Caitriona Balfe and Tobias Menzies (Starz)

My favorite moment on Outlander thus far happens in the last five minutes of “The Garrison Commander,” but it’s so tonally different from the rest of the episode—the bloodiest and most harrowing to date—that it’ll have to wait until the end. For now, let’s jump into the super scary shit that goes down this week.

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“The Garrison Commander” follows the usual pattern Outlander has fallen into in recent episodes: introducing a glimmer of hope for Claire, only to snatch it away and cast her back into the throes of this perilous world. The hope, this time, comes in the form of the British army, who apprehend Claire along with the MacKenzie men she’s traveling with. Claire notes the difference in the way these men look at and treat her: like she isn’t a sassenach, like she’s one of them.

But in a classic Claire move, she becomes a tad too comfortable. Speaking her mind by telling Dougal and a British lieutenant that they’re acting like children earns her the respect of the redcoats. But speaking her mind to say the highlands belong to the Scots and not to the King earns her nothing but instant distrust and suspicion.

I’ve noted before that Outlander avoids making a damsel of Claire. Sure, she’s constantly in danger and often bailed out by men, but the sticky situations she finds herself in aren’t the result of stupidity or naiveté. Claire’s fiercely smart, but above all else, she’s confident. It’s a quality not usually afforded to female characters, who get to sometimes be intelligent and good at what they do, but never too loud about it. Arrogance is associated with normative constructions of masculinity; most of the MacKenzie’s bafflement at Claire stems not just from the fact that she’s brazen, but that she’s a brazen woman. So yes, Claire gets a little too self-assured sometimes. She doesn’t hold her tongue and she sometimes forgets where—and when—she is, letting forth the unfiltered thoughts of the 20th-century woman we met in the pilot, and those thoughts get her into trouble. She’s no damsel; she’s like the proud, fearless knight of storybooks.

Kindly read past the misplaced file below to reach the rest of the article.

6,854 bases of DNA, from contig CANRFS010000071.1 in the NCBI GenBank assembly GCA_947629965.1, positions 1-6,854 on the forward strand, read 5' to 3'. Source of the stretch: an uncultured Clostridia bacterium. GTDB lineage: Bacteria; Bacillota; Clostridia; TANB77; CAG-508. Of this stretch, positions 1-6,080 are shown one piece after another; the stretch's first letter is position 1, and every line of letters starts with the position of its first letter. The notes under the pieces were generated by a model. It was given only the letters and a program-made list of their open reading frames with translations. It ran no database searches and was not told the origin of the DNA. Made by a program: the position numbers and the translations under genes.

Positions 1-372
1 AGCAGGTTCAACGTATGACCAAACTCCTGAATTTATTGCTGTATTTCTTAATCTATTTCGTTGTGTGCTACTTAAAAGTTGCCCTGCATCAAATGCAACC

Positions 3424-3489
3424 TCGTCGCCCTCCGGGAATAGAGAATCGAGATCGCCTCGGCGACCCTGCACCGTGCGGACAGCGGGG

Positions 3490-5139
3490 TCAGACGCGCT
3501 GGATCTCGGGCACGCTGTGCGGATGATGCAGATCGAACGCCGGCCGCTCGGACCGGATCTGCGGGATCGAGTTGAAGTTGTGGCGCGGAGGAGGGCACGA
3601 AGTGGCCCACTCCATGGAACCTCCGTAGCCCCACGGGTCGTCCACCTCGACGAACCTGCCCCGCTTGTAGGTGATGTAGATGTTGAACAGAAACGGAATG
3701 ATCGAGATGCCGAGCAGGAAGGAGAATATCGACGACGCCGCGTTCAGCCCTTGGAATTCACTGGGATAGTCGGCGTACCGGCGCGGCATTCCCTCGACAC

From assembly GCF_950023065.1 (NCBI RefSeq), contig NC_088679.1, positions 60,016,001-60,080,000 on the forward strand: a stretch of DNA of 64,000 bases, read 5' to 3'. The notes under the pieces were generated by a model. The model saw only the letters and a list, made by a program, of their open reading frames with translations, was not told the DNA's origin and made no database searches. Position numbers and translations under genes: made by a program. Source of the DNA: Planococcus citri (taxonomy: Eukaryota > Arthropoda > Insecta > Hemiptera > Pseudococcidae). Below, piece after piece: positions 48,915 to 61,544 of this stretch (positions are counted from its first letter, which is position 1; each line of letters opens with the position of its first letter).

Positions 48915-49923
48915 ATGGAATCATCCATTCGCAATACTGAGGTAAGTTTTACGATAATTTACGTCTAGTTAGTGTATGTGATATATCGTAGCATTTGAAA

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And highlanders and redcoats alike don’t like it one bit. The longer she stays in this time and place, the more dangerous it becomes for Claire to be herself. Her survival instincts are strong, but her enemies are becoming more and more formidable. This week’s Outlander sees the return of Captain Jack Randall, and the episode ends up belonging mostly to Tobias Menzies and his bone-chilling performance.

The meat of the episode all takes place in the same room, as Randall divulges in slicing detail exactly how he publicly punished Jamie, leading to the scars that have become so defining of the character. Outlander takes us into the dark depths of Randall’s fucked up mind, and it quickly becomes clear that Randall doesn’t just possess the run-of-the-mill violent and patriarchal tendencies of the other men in Claire’s new life. He’s a monster who believes he’s a god. The show again succeeds in putting us right in the shoes of our protagonist; I felt trapped there with Claire, lured in by Randall’s eerily calm tone as he relays his horrifying tale.